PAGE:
Iranian Boost for Russia's War Highlights Chinese Coolness
The war has catapulted Medvedev back into the #2 seat (for now)
Dmitry Medvedev was in China. His only title is the Deputy Chairman of the Presidential Security Council, and yet the Chinese rolled out the carpet for him. He got a meeting with Xi and a host of other Chinese officials, where he and the Chinese chief were the only ones muzzle-free.
So, Russia still counts for a lot in Beijing. There is no way a delegation led by a US National Security Council guy would ever get a meeting with the Chinese GenSec.
At the same time, the Chinese statement on the war was boilerplate:
“Regarding the Ukraine crisis, Xi said China decides its position and policy based on the merits of the matter concerned, upholds objectivity and fairness, and actively promotes peace talks.”
”Hopefully, relevant parties will remain rational and exercise restraint, carry out comprehensive dialogue, and address joint security concerns through political means, Xi remarked.”
China isn’t interested in distancing itself from Russia over the war, but neither is there any hint of support for the Russian war.
And neither is there any hint of that materially. Unlike with Iran, no Chinese supplies have popped up on the battlefield, except for what anyone can buy on the open market.
In fact, the way that the war has brought Iran and Russia further together has only served to highlight how aloof China has remained to the troubles of its “no-limits partner”.
Russia and Iran, the old allies from Syria, further advanced their military links when Iran helped Russia by selling its Shahed kamikaze drones, and a license to produce them in Russia. Now, the two are in talks for Iran to do the same with its missiles, for which Tehran will receive compensation in technology transfers in aviation and space.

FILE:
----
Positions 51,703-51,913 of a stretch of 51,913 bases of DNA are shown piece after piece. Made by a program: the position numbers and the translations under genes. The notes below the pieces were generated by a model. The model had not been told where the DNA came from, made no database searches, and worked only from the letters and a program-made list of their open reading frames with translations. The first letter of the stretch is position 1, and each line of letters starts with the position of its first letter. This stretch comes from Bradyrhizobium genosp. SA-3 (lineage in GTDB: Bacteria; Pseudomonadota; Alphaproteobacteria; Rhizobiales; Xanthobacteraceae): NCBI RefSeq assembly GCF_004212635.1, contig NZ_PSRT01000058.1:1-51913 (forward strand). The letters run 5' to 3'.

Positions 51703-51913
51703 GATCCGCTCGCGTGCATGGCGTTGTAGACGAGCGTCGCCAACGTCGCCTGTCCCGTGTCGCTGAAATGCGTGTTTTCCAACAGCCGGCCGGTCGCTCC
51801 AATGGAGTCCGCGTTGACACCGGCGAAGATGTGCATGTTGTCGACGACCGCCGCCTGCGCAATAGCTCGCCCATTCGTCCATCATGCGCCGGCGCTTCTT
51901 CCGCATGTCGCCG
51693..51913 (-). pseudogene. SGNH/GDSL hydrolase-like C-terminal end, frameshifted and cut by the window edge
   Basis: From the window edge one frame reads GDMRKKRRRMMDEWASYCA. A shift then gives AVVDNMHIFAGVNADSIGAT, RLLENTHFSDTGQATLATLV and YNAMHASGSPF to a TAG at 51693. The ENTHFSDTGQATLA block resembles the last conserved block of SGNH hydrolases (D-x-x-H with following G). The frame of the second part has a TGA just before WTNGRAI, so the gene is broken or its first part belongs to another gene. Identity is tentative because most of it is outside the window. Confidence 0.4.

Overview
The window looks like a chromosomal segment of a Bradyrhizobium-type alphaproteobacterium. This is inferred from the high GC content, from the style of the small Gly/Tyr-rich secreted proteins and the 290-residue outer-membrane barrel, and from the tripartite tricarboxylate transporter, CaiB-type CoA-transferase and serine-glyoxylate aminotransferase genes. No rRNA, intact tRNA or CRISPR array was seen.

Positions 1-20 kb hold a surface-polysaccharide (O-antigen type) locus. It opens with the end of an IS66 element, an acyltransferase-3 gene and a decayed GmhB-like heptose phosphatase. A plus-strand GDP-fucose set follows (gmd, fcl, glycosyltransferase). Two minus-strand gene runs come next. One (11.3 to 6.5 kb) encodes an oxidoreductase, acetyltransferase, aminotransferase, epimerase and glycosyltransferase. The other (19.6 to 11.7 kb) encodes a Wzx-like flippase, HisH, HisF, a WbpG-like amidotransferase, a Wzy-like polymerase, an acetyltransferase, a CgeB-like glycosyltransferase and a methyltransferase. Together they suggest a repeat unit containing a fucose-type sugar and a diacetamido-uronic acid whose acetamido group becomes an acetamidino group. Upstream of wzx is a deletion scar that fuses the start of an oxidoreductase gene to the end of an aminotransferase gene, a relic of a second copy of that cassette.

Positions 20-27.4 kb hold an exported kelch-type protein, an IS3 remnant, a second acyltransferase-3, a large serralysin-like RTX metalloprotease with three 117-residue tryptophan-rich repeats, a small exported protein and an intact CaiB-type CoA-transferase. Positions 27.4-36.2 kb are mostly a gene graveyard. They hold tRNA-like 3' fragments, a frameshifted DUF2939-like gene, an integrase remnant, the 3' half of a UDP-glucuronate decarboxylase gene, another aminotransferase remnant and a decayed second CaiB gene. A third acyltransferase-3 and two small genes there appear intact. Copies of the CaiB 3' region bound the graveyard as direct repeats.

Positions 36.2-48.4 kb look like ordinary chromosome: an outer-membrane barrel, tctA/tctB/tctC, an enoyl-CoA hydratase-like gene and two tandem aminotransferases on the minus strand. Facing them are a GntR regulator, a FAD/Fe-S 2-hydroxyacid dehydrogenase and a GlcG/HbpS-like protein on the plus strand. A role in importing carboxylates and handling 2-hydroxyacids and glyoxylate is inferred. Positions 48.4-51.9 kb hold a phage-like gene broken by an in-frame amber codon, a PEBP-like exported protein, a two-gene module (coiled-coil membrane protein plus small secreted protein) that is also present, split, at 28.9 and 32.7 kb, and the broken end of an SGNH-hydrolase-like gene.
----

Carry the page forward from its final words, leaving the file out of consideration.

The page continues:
Are China and Russia perhaps doing some of that behind the scenes? I doubt it.
It’s not as if Moscow and Tehran advertised weapons transfers from Iran either. It’s just that people figured it out after Iranian transports started landing in Russia, followed by the appearance of new Iranian-looking drones in Ukraine.
It’s not the lack of a public announcement that is the proof, but the lack of Chinese gear on the Russian side beyond what anyone can order on Alibaba (eg body armor).
But perhaps Medvedev’s visit was an attempt to change that?
If so, Medvedev would probably be a good person to send. Much more so than Putin, Medvedev has acted the part of a war leader. While Putin has desperately tried to project the image of a leader in charge of many parallel policies and projects of which the war in Ukraine is just one, Medvedev has reinvented himself as Mr. SMO. He is war all the time and nothing but war.
So far it has worked for him great. By becoming a kind of an unofficial “VP for the war” he has returned to having the #2 profile in Russia. I don’t think he has a lot of power — he has way too much time for blogging on Telegram for someone with power — but then VPs aren’t known for having power. The significance of a VP is in being the heir apparent.
And his trip to China where he substituted for Putin (who hasn’t traveled outside the ex-USSR since the start of the war) demonstrates his new-old status in the Russian pecking order. Neither the PM Mishustin nor the FM Lavrov can head a delegation that is going to met with Xi, but Medvedev, who a few years ago was all but forgotten, can.
Meanwhile, what is the source of Chinese aloofness? Perhaps China and its business interests do not want more added heat and sanctions from the Empire? Perhaps, but the sanctions are coming anyway. The US just barred Netherlands’ ASML from selling newest chip-making machines to China, in a blow to SMIC which was supposed to make chips that the US was preventing Taiwan’s TSMC from selling to Huawei and others.